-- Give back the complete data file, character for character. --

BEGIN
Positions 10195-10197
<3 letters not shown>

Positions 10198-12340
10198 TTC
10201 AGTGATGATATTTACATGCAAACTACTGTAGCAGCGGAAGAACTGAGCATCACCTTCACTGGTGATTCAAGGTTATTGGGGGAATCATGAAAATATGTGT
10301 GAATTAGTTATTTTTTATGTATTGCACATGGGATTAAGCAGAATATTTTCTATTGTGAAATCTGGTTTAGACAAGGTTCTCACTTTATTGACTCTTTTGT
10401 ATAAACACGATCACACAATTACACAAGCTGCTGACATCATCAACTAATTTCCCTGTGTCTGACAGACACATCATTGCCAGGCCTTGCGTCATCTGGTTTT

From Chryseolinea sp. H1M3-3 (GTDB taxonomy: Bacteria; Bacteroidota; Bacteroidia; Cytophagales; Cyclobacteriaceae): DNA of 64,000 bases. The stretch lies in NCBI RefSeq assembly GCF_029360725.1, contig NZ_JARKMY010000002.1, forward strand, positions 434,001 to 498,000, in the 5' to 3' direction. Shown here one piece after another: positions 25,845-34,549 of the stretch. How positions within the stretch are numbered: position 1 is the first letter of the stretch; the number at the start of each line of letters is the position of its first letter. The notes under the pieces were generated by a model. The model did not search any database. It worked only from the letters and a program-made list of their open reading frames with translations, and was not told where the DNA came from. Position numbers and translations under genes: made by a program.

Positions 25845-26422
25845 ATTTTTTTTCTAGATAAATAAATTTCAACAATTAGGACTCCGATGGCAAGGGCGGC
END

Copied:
Positions 10195-10197
<3 letters not shown>

Positions 10198-12340
10198 TTC
10201 AGTGATGATATTTACATGCAAACTACTGTAGCAGCGGAAGAACTGAGCATCACCTTCACTGGTGATTCAAGGTTATTGGGGGAATCATGAAAATATGTGT
10301 GAATTAGTTATTTTTTATGTATTGCACATGGGATTAAGCAGAATATTTTCTATTGTGAAATCTGGTTTAGACAAGGTTCTCACTTTATTGACTCTTTTGT
10401 ATAAACACGATCACACAATTACACAAGCTGCTGACATCATCAACTAATTTCCCTGTGTCTGACAGACACATCATTGCCAGGCCTTGCGTCATCTGGTTTT

From Chryseolinea sp. H1M3-3 (GTDB taxonomy: Bacteria; Bacteroidota; Bacteroidia; Cytophagales; Cyclobacteriaceae): DNA of 64,000 bases. The stretch lies in NCBI RefSeq assembly GCF_029360725.1, contig NZ_JARKMY010000002.1, forward strand, positions 434,001 to 498,000, in the 5' to 3' direction. Shown here one piece after another: positions 25,845-34,549 of the stretch. How positions within the stretch are numbered: position 1 is the first letter of the stretch; the number at the start of each line of letters is the position of its first letter. The notes under the pieces were generated by a model. The model did not search any database. It worked only from the letters and a program-made list of their open reading frames with translations, and was not told where the DNA came from. Position numbers and translations under genes: made by a program.

Positions 25845-26422
25845 ATTTTTTTTCTAGATAAATAAATTTCAACAATTAGGACTCCGATGGCAAGGGCGGC